I was excited to be on the panel of judges for this year’s Bluethumb Art Prize – an annual award that aims to raise the profile of Australian artists.
This year the response was huge with more than 2,300 entries submitted (more than double that of last year!). From that large pool, it was narrowed down to 100 semi-finalists, and then 30 finalists, and at the Bluethumb Art Prize event last week, Kim Hyunji was crowned as winer of the overall art prize with her piece Painless (Luke).
Not only did she win the overall Bluethumb Art Prize 18 with a prize sum of $10,000, she was also selected as the winner for the Works on Canvas award, gaining her an additional $2,000 in prize money.
“It is so great to win the Bluethumb Art Prize,” says Kim. “I don’t usually get any reviews or reactions about my creations so winning the Bluethumb award has shown me that my works can appeal to a larger audience,” says Kim.
“Luke (@painlesslukerobinson) is a super talented emerging tattooist from Western Australia,” says Kim of her subject. “When I first met him in my old studio in Fremantle, I asked him to sit for me because I liked his face. Even if my works are categorized as portraiture, I don’t really project any personal feelings onto my models while I’m painting, I consciously try not to. I more so steal their facial features and expressions and I tend to express my feelings by borrowing their face. Through Luke’s face I wanted to explore the possible anxieties faced by individuals of our generation, living in the first world.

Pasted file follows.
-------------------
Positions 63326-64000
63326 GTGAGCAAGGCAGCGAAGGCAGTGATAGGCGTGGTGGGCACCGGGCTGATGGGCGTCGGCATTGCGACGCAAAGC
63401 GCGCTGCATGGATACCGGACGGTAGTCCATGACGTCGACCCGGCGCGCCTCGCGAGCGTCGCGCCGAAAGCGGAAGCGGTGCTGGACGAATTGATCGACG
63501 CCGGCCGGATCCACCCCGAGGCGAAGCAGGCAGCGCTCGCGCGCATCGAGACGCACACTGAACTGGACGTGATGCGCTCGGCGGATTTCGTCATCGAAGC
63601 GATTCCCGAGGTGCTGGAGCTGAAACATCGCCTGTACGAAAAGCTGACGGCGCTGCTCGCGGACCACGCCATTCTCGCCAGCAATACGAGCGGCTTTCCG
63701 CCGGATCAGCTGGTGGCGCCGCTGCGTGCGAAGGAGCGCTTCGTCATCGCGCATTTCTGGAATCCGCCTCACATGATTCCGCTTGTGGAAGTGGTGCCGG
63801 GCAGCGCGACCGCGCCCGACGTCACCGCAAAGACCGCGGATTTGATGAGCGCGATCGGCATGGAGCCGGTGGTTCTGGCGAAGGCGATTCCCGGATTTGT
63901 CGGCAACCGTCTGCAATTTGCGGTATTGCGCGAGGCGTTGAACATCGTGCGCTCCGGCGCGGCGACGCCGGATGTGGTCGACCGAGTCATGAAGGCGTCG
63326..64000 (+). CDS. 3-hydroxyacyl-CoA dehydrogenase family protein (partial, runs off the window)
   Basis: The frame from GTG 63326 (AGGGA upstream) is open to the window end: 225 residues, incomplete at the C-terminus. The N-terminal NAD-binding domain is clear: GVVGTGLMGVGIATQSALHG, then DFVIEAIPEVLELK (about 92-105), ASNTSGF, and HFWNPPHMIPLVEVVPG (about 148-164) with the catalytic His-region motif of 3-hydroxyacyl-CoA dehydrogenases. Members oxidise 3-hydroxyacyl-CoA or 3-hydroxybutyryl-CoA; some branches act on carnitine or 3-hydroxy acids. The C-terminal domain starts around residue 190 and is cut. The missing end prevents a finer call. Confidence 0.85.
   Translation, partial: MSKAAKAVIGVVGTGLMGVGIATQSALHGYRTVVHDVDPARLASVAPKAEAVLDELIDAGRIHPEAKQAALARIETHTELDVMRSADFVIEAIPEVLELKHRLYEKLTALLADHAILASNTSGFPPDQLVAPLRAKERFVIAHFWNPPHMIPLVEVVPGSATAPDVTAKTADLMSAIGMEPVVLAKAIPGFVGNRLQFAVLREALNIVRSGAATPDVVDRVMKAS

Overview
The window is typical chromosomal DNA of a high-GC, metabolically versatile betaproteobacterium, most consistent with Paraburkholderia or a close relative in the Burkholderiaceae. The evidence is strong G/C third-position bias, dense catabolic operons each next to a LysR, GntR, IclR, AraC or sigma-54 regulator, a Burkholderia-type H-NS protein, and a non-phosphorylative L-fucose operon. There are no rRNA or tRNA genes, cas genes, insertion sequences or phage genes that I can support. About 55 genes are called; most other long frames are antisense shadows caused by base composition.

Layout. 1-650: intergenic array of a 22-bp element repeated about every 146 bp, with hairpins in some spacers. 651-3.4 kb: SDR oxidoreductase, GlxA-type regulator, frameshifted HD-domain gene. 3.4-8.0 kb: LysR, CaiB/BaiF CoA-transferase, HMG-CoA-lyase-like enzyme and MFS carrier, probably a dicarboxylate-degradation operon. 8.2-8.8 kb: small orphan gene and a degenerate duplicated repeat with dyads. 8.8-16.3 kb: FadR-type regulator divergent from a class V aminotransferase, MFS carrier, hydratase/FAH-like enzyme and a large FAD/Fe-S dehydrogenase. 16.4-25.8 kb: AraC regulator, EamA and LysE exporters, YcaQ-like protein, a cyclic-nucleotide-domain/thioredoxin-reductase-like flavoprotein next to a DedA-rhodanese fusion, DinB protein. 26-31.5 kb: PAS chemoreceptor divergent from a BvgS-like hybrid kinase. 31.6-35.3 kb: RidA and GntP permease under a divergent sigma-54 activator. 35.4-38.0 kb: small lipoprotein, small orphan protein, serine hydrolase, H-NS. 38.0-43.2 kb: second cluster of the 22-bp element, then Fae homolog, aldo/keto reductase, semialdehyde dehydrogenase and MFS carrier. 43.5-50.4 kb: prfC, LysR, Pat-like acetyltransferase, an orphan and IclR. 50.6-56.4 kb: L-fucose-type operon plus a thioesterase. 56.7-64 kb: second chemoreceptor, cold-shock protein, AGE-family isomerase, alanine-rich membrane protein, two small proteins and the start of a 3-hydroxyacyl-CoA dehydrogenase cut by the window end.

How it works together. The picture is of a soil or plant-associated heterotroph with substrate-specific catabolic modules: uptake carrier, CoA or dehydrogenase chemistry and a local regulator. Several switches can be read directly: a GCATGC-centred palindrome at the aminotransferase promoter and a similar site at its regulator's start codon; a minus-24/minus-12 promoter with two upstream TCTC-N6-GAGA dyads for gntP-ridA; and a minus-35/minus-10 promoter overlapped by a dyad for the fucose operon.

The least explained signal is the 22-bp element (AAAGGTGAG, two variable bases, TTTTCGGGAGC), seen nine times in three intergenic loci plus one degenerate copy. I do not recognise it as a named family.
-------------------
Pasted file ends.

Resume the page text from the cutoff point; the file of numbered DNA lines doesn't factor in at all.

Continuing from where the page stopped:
“I intend to use the prize money to get better quality canvases and materials and continue making work.”
Other winners on the night included Erin Nicholls for the Works on Paper Award with her stunning piece Smoke, Illawanti Ungkutjuru Ken of Tjanpi Desert Weavers won the Other Media Award with her incredible woven basket Patupiri Wiltja, and Alice Blanch received the Photography Award with her moody piece A Shifting Stillness #4. Winners of each category award received a $2,000 cash prize.
“It is hoped that these prizes will help empower the winners to build a sustainable career in the arts; the underlying mission of the art prize and of Bluethumb as a whole,” says the Bluethumb team.
“As an online art gallery open to all Australian artists, one of our primary aims for the art prize was to remove the barriers that often prevent artists from entering art prizes – namely cost, difficulty and bias.”
It was terrific to see such an incredible and diverse pool of artworks entered in the 2018 Bluethumb Art Prize and I’m excited to see what 2019 will bring!
Photography by Megan George